Book Review: Meals Made Easy from Real Simple

Thursday, December 14, 2006

Real Simple has always seemed to me like a periodical with more style than substance - pleasant to peruse in the doctor's office, but not a magazine you'd make time to read regularly. However, their Meals Made Easy cookbook author's name caught my eye - Renee Schettler. While she was at the Washington Post, their online food section was my favourite of any newspaper, and I still search for her articles regularly. (Try searching for Avocado Smashwich. Simple and fabulous!)

Physically, the book is gorgeous and every single recipe is illustrated in Real Simple style. The wide, heavy pages are suited to the rigors of kitchen duty and will not flip closed on you while cooking. The recipes are very easy both to skim and to cook, and there are cooking tips on each page that are useful both to the beginner and to experienced cooks. The recipes are arranged by effort: One-Pot Meals, 30-Minute Meals, Freezer Meals, and so on. I especially like the frugal-friendly and almost completely veggie No-Shop Meals section, which includes basic things like eggs in tomato sauce and quesadillas.

The cookbook's main drawback is that many of the recipes are, well, ordinary - all but the most beginner of cooks already have a pasta with bolognese, an omelette, and poached fish in their repertoire. Advanced or more adventurous cooks will find the book less appealing. Also, though the beautifully styled pictures really add to the appeal of the book, it would have greater value with fewer pictures and more recipes.

This is a good basics book for beginning cooks, or someone who is new to Canada/US and is interested in learning common home cooked food.

Crisped Leftover Pasta, adapted from Meals Made Easy

about 4 oz cooked spaghetti or fettucine, cold
2 tbs olive oil
3 slices proscuitto or 2 slices bacon (these were optional, so I left them out)
1/2 tsp red pepper flakes, (optional, I left them out)
1/4 cup grated Parmesan, plus more for serving
1/4 tsp kosher salt - (I omitted, since the cheese was already really salty)
1/8 tsp black pepper (I used more)

Let the pasta sit at room temperature until it becomes pliable, about 10 minutes. Meanwhile, heat the oil in a nonstick skillet over medium heat. Add the proscuitto or bacon if using and cook until crisp. Transfer to a paper towel lined plate. Drain off and discard all but 2 tsp of the drippings in the skillet. Sprinkle the red pepper flakes (if using over the remaining drippings. Increase heat to medium high. Add the pasta to the skillet and gently spread it out to form a large nest. Cook without stirring, until the pasta begins to crisp and brown on the bottom, 4 to 5 minutes. Sprinkle with the Parmesan and prosciutto or bacon if using. Cook, still without stirring, for about 2 more minutes. Season with the salt and black pepper. Slide or invert the pasta onto a plate and sprinkle with additional Parmesan. Cut into wedges, if desired.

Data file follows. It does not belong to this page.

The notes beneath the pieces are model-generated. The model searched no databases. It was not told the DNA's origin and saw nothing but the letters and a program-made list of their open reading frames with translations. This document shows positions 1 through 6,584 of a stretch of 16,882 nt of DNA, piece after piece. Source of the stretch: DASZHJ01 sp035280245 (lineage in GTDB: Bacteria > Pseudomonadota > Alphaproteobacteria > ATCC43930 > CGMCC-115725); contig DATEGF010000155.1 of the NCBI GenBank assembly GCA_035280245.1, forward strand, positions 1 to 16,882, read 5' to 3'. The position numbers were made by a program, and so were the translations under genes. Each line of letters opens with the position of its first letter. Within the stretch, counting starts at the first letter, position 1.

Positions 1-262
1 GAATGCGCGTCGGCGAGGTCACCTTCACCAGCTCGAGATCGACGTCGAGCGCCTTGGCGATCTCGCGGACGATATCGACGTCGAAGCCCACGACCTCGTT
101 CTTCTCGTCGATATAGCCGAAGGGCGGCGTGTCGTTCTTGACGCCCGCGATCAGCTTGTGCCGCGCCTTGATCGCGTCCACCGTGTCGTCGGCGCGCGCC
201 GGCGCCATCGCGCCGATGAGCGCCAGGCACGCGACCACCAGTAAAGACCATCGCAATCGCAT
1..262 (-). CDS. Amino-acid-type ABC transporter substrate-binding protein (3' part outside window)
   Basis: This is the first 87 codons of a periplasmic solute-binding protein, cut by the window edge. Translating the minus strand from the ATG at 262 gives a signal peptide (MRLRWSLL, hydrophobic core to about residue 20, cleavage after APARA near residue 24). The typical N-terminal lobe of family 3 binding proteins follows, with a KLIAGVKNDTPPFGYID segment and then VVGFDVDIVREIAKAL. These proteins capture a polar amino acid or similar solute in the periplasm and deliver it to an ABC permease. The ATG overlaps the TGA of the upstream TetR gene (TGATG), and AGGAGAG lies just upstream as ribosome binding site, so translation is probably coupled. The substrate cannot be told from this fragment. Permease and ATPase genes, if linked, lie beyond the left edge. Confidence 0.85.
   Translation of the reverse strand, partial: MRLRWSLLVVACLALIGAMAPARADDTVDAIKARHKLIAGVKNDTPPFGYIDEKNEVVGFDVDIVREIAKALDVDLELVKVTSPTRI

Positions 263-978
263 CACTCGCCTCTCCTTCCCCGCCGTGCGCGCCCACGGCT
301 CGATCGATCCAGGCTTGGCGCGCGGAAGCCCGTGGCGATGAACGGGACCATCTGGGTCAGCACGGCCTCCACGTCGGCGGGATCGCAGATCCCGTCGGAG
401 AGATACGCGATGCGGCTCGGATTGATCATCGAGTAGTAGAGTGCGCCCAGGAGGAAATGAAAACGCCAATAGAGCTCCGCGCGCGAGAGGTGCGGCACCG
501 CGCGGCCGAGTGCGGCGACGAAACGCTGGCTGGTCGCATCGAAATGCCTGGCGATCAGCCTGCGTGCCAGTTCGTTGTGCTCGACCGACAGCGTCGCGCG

Tip: store leftover spaghetti on a dinner plate covered with plastic wrap. This creates a perfect size nest of noodles that you can slide straight into the skillet.

Testing notes: This works best with white pasta, cooked a bit past al dente. It gets quite rich so is best served with something astringent, like cooked greens with vinegar or broiled tomatoes.


Unknown said...

I agree with your assessment of Real Simple magazine. I do like some of the monthly recipes, because they are fast and easy.

You do a good job reviewing.

Anonymous said...

a very good review - well balanced, and very informative - thanks!

Pepper said...

Thanks Mimi.

Hi Matt! You know, something else about that book is that the author seems to love peaches. The curried chicken recipe has peaches, and there are peaches in a kind of composed salad with blue cheese. Thought I saw them in the panzanella picture too - yellow chunks that didn't seem to correspond to the rest of the ingredients - but they may have been yellow tomatoes.

Anonymous said...

The thought of peaches in a panzanella scares me. I would almost rather hope they were cooked pieces of butternut squash. But yellow tomatoes would be the best bet - even if they say to add peaches.